GSA Connects 2021 in Portland, Oregon

Paper No. 79-10
Presentation Time: 10:35 AM


SCHWENK, Michael, SCHLUNEGGER, Fritz, DOUILLET, Guilhem A., GRIBENSKI, Natacha, SCHLÄFLI, Patrick and BANDOU, Dimitri, Institut für Geologie, Universität Bern, Baltzerstr. 1+3, Bern, 3012, Switzerland

Within the reach of mountain glaciers, Earth’s surface is dominated by Holocene and Late Pleistocene glacial deposits and landforms, which were formed during the last and the penultimate glaciation. Sedimentary records from Mid-Pleistocene glaciations are more likely preserved in glacial overdeepenings. Overdeepenings are local bedrock troughs with their thalweg below the current fluvial base level and they offered accommodation space after glacier retreat. In the Swiss Alps, such overdeepenings preserve material that has been deposited at least since the Marine Isotope Stage 11 (MIS 11; 424–374 ka). We drilled into a terminal branch of such an overdeepening situated in the northern Alpine foreland (Aare overdeepening near Bern, central Switzerland) to better understand the glaciation history and the landscape evolution in this region. Our drilling reached the bedrock and thereby recovered the complete sedimentary sequence. Within the 208.5 m-long sedimentary core, we identified twelve lithofacies, grouped them into five facies assemblages, and distinguished two major depositional sequences A (lower) and B (upper).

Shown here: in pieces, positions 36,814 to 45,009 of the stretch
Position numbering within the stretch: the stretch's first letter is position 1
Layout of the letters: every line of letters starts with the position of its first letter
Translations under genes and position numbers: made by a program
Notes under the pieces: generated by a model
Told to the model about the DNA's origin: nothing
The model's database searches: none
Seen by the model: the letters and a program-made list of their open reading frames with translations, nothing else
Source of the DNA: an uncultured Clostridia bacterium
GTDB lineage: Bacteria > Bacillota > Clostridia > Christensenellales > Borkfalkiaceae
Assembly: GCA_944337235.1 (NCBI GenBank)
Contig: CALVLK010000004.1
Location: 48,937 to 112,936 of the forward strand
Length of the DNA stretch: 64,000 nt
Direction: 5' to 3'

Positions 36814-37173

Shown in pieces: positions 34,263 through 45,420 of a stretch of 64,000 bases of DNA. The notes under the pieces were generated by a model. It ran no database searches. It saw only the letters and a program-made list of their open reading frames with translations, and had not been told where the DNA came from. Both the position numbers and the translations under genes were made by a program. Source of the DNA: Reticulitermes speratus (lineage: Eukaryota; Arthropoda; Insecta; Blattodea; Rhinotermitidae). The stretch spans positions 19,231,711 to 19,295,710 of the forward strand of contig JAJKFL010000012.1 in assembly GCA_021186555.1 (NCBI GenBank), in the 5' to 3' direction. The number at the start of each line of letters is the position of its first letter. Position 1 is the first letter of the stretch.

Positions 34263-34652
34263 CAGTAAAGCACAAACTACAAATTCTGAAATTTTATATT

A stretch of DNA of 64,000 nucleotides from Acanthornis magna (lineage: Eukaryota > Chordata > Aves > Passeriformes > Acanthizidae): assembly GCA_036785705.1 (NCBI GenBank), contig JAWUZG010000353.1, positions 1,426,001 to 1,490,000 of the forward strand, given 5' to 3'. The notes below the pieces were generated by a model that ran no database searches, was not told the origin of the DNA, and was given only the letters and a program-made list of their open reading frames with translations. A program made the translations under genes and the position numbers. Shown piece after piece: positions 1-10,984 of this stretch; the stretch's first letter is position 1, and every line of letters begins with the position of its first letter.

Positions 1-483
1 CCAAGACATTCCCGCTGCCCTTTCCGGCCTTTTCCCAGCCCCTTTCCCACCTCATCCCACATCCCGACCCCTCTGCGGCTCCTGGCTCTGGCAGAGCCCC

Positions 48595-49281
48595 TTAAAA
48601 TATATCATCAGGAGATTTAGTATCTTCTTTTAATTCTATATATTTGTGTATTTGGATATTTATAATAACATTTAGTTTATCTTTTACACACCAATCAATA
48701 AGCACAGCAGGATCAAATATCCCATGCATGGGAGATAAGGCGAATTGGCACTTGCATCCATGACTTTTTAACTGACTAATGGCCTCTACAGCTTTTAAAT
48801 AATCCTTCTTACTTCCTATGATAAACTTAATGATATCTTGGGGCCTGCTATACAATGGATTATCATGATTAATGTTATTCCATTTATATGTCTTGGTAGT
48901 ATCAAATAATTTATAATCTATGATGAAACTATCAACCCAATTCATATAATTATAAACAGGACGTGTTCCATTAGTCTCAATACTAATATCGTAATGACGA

Either sequence starts with a basal subglacial traction till, thus recording a phase of ice cover. The till sections are overlain by thick assemblages of subaqueous, most likely glaciolacustrine and lacustrine facies elements. The glacial till is enriched in material that is derived through erosion of the surrounding Molasse sandstones that constitute the bedrock in the region. We interpret the (glacio)lacustrine facies of sequence A as deposits of an ice-contact fan setting. In contrast, the (glacio)lacustrine facies of sequence B are considered to record a less energetic prodelta environment that gradually developed into a delta plain. Towards the top, sequence B evolves into a fluvial system recorded in sequence C, when large sediment fluxes of a possibly advancing glacier resulted in a widespread cover of the region by a thick gravel unit.

Feldspar luminescence dating on two samples from a sand layer at the top of sequence B provided uncorrected ages of 250.3±80.2 and 251.3±59.8 ka. The combination of these ages with lithostratigraphic correlations of sedimentary sequences encountered in neighboring scientific drillings suggests that sequence B was deposited between MIS 8 (300–243 ka) and MIS 7 (243–191 ka). This depositional age marks the end of a major stage of an overdeepening–fill in the Bern area in central Switzerland.